Bad points:

  • The non-sealed bearings will quickly erode.
  • The pedal design is weak, and broke.

    4. Wellgo B-57. I finally decided to splurge and get a nice, expensive, sealed set of pedals, in the hope that they would last. I specifically looked for a set of pedals that had a strong front wall, to prevent the same breakage from happening again. The B-57s fit the bill perfectly:

    B-57 1

    Now these pedals were great! I loved the size and the spiky pedals, until…..

    B-57 2

    … the whole insides just pulled out!! I had put these pedals on my trials unicycle for one day and after hopping down a 3-set the pedal just fell off!!!

    B-57 4

    It appears that the end connection is not very strong. Well…so much for trying that set of expensive pedals. They are definitely not worth it!

    5. Crankbros 5050. Now we get to my current set of pedals on my same KH 24. I bought this set from REI, since they have an excellent return policy if you aren’t happy. These pedals appear to be really strong, with lots of spikes, and sealed bearings:

    Crankbros 1

    The end looks good:

    Crankbros 2

    The front side looks good:

    Crankbros 3

    So far, I have only one complaint with these pedals. They aren’t quite spiky enough. The slight triangle spike just isn’t quite enough to grip into my shoes. So, in really wet weather I was slipping off the pedals quite a bit. Other than that, they are great. In fact, if the spikes really bother me I may end up going down to Ace hardware and getting a few replacements to screw in, so it isn’t a horrible problem.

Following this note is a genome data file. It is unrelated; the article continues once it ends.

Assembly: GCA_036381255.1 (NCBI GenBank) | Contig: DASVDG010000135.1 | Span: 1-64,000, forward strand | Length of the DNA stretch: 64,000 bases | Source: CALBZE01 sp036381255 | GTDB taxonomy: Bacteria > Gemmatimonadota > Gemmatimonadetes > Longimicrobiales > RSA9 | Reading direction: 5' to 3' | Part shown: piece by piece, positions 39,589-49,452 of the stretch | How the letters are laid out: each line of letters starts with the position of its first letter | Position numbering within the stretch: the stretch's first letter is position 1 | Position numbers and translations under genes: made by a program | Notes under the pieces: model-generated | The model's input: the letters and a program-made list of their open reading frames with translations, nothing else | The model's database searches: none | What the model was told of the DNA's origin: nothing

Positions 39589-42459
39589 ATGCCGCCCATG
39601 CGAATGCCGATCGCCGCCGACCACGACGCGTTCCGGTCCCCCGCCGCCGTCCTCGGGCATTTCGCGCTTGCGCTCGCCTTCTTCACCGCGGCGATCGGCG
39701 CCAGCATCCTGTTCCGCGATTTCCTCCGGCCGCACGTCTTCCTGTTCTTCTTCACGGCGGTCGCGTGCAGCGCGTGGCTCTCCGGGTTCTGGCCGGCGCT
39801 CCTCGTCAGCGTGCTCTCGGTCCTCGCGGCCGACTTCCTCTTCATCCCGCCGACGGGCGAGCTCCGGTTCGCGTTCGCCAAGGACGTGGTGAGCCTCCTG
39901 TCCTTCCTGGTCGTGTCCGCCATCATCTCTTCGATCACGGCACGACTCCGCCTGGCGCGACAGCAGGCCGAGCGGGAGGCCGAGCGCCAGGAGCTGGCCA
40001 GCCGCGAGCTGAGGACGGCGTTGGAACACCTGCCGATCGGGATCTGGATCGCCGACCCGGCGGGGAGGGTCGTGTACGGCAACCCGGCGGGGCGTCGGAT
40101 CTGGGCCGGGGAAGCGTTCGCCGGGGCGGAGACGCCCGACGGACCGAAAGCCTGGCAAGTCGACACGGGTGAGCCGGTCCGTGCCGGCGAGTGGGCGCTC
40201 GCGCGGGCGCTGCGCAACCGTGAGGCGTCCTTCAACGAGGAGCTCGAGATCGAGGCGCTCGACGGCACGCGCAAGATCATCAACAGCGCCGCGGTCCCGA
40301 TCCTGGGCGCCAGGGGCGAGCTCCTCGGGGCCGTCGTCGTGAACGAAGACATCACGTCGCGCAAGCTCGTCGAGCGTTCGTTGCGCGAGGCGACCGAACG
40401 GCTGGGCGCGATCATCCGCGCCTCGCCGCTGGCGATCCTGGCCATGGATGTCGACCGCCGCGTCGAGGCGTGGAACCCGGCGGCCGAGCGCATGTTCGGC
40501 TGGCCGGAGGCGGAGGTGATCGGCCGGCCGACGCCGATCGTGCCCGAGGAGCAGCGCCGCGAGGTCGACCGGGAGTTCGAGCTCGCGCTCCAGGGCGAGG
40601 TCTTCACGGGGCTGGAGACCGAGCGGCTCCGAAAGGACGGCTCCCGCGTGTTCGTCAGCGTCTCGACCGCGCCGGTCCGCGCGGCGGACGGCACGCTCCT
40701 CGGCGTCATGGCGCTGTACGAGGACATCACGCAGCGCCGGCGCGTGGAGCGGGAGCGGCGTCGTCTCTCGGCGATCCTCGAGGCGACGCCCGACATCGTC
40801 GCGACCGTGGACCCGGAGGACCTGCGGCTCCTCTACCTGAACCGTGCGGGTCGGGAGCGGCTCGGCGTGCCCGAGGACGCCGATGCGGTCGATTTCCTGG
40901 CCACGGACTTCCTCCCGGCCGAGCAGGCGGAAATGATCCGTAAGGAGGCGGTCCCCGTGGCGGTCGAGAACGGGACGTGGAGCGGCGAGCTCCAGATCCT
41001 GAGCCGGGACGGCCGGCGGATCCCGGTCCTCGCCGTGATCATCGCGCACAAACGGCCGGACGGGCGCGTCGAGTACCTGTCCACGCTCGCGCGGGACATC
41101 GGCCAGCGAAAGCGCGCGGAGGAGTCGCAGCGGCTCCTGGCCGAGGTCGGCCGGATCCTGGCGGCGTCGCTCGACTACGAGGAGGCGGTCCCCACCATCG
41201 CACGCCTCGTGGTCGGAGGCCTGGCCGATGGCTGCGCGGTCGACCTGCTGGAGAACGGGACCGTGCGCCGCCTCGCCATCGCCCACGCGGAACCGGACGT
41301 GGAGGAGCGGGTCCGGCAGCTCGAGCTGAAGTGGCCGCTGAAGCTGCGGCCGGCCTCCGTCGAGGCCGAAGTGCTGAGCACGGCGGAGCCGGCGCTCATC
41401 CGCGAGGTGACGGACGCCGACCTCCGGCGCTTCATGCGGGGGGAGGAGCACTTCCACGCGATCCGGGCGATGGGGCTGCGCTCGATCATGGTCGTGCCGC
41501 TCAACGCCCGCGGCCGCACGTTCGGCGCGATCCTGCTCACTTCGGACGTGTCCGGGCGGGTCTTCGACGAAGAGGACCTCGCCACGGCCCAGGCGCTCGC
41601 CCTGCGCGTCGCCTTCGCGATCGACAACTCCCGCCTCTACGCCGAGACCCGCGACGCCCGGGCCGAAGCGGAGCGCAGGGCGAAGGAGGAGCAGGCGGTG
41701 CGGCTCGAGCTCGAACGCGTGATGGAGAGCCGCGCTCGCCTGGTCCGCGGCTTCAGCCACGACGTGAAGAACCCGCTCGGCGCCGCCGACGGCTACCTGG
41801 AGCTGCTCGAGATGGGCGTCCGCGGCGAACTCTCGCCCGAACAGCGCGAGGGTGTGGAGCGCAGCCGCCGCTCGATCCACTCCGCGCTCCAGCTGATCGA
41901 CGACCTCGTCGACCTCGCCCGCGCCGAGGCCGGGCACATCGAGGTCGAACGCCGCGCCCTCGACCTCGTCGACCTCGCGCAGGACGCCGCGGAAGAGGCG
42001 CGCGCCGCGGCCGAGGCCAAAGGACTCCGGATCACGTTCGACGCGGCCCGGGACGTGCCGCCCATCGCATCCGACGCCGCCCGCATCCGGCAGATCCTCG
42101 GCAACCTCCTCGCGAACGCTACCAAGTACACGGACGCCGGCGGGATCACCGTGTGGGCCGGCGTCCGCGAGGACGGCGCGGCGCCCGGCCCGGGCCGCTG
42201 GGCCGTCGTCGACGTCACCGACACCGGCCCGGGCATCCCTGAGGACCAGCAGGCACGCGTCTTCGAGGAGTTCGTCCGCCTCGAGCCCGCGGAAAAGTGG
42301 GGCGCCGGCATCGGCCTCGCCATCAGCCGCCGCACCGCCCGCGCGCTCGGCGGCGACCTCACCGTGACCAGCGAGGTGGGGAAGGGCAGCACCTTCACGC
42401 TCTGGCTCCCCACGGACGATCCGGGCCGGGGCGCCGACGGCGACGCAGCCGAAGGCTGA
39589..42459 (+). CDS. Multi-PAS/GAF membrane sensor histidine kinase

Well, I do have one small other complaint; they sort of make a funny rattling noise, as the way you remove the spikes is by removing a piece of the pedal. Strange design, but it may make it stronger.

    For now, they have only gone on two muni rides. Only time will tell if they last….

  • Previous Post
    Project Hutchinson: Painting!
    Next Post
    All the cool cars are electric

    Leave a Reply

    3 Comment threads
    0 Thread replies
    Most reacted comment
    Hottest comment thread
    3 Comment authors
    corbinScott BondJason Recent comment authors
    Notify of

    Corby, the only pedal tuff enuf for a beast like you is the Shinburger… go for it!

    Scott Bond
    Scott Bond

    Good idea with REI – They’re so good to us with their lifetime guarantees… I lucked out with a pair of Tiogas that were somewhere in the ballpark of $50-60 and love them. They’re built strong, have sealed bearings and a Cro-mo axle, are lightweight, really spikey 1/4 inch spikes, and best of all, they have holes drilled all over them, so you can go and rearrange the pins to other places if you want more or less in certain areas. Thanks for the doumentation. I wish I had seen something like this before going through my first couple of… Read more »

    (c) 2008-2019 Corbin Dunn

    Privacy Policy

    Subscribe to RSS feeds for entries.

    93 queries. 0.229 seconds.

    Log in